(b Buffalo, 8 Apr. 1943; d Tucson, Ariz., 2 Jul. 1987)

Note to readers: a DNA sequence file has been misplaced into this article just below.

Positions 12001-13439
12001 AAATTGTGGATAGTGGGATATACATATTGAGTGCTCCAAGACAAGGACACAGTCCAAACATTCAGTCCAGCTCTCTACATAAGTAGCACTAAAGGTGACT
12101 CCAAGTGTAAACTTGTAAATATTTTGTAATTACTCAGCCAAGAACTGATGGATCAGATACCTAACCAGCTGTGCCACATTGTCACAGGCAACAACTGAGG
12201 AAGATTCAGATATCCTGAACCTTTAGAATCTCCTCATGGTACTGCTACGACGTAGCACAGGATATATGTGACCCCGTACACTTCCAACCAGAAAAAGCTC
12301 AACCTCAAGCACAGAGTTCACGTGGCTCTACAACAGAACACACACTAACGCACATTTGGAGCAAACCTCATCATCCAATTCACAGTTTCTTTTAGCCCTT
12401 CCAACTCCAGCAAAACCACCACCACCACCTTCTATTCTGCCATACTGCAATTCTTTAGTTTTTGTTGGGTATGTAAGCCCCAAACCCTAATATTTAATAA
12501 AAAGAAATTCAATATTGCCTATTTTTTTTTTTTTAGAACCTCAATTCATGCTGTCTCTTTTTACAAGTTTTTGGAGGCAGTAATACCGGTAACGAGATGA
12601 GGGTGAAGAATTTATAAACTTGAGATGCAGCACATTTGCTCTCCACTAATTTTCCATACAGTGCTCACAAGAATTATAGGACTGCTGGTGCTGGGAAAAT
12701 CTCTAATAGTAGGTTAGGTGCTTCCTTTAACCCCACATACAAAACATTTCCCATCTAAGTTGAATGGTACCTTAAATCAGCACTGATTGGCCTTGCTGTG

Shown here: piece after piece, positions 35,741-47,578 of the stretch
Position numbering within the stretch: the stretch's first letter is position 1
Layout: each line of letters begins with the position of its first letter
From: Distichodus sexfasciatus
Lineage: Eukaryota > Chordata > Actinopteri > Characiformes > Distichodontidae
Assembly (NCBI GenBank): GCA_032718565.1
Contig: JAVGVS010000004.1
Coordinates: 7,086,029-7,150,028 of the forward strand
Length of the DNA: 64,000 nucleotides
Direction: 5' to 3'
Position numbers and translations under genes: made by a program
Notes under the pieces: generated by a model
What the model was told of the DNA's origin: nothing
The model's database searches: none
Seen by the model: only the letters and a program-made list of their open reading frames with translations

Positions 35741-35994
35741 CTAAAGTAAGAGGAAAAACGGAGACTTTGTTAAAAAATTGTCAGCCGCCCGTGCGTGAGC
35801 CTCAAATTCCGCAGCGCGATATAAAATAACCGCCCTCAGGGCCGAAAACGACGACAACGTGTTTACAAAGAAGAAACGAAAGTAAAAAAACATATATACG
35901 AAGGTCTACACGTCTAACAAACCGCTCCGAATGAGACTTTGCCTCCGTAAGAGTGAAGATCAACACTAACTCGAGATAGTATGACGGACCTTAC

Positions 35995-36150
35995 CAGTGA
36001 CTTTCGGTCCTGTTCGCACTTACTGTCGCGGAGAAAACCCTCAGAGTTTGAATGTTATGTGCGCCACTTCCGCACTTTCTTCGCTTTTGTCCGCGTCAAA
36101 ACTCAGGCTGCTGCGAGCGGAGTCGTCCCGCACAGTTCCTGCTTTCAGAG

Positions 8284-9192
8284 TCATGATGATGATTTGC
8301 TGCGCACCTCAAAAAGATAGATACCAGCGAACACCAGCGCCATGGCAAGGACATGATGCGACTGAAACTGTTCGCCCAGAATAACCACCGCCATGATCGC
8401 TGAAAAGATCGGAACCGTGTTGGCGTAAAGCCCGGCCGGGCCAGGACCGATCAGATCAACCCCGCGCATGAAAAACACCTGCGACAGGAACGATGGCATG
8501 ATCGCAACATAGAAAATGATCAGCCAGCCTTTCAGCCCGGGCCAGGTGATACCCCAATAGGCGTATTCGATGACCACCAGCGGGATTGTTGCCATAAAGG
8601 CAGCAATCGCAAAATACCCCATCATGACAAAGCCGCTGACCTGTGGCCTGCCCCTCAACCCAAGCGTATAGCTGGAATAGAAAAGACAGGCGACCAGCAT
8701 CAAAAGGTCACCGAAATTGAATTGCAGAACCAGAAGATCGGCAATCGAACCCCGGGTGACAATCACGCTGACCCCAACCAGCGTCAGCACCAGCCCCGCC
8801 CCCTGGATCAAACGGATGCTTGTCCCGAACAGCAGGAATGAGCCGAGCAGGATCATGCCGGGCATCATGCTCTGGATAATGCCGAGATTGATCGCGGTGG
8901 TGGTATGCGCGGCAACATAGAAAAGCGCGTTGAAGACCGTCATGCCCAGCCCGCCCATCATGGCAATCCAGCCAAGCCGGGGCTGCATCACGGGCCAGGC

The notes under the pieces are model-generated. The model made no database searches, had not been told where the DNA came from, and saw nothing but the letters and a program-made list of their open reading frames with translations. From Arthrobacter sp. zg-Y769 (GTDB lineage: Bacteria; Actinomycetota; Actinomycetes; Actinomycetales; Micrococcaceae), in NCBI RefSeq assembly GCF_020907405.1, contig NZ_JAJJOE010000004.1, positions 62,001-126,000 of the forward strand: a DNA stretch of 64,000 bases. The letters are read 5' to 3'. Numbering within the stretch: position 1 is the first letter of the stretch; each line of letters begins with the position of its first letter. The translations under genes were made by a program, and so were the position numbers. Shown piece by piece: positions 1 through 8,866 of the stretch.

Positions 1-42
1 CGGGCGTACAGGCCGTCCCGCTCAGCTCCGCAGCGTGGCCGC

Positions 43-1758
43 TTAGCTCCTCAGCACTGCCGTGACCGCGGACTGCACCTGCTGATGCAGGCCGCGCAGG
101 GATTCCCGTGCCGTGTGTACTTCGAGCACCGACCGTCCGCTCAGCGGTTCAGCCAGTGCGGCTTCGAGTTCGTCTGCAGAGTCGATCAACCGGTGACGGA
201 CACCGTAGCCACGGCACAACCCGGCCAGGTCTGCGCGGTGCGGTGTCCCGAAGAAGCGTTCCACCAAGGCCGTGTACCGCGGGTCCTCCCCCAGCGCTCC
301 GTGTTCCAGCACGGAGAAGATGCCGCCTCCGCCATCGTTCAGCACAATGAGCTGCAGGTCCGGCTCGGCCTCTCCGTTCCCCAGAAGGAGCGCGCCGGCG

US dancer, choreographer and Broadway director. He studied tap, jazz, and modern dance as a child and made his debut in 1960 in a European touring production of West Side Story. Returning to New York a year later, he danced in the choruses of Subways Are for Sleeping (1961), Nowhere to Go But Up (1962), Here's Love (1963), and Bajour (1964). On television he danced for The Ed Sullivan Show, Hollywood Palace, and The Dean Martin Show. His first work as a billed choreographer was for A Joyful Noise (1966), which closed after only twelve performances on Broadway but still earned Bennett his first Tony nomination for choreography. His first Broadway hit was Promises, Promises (1968), a musical based on Billy Wilder's 1960 film The Apartment. Coco (1969) and Company (1970) followed. For Follies (1971) Bennett was hired as co-director (with Harold Prince) and choreographer, gaining a Tony Award for each. In 1975 he directed, choreographed, and wrote (winning a Pulitzer Prize) A Chorus Line, the longest-running show on Broadway until it was overtaken by Cats in 1997. Other musicals on which he worked include Ballroom (1978) and Dreamgirls (1981), which ran for more than 1,500 performances on Broadway.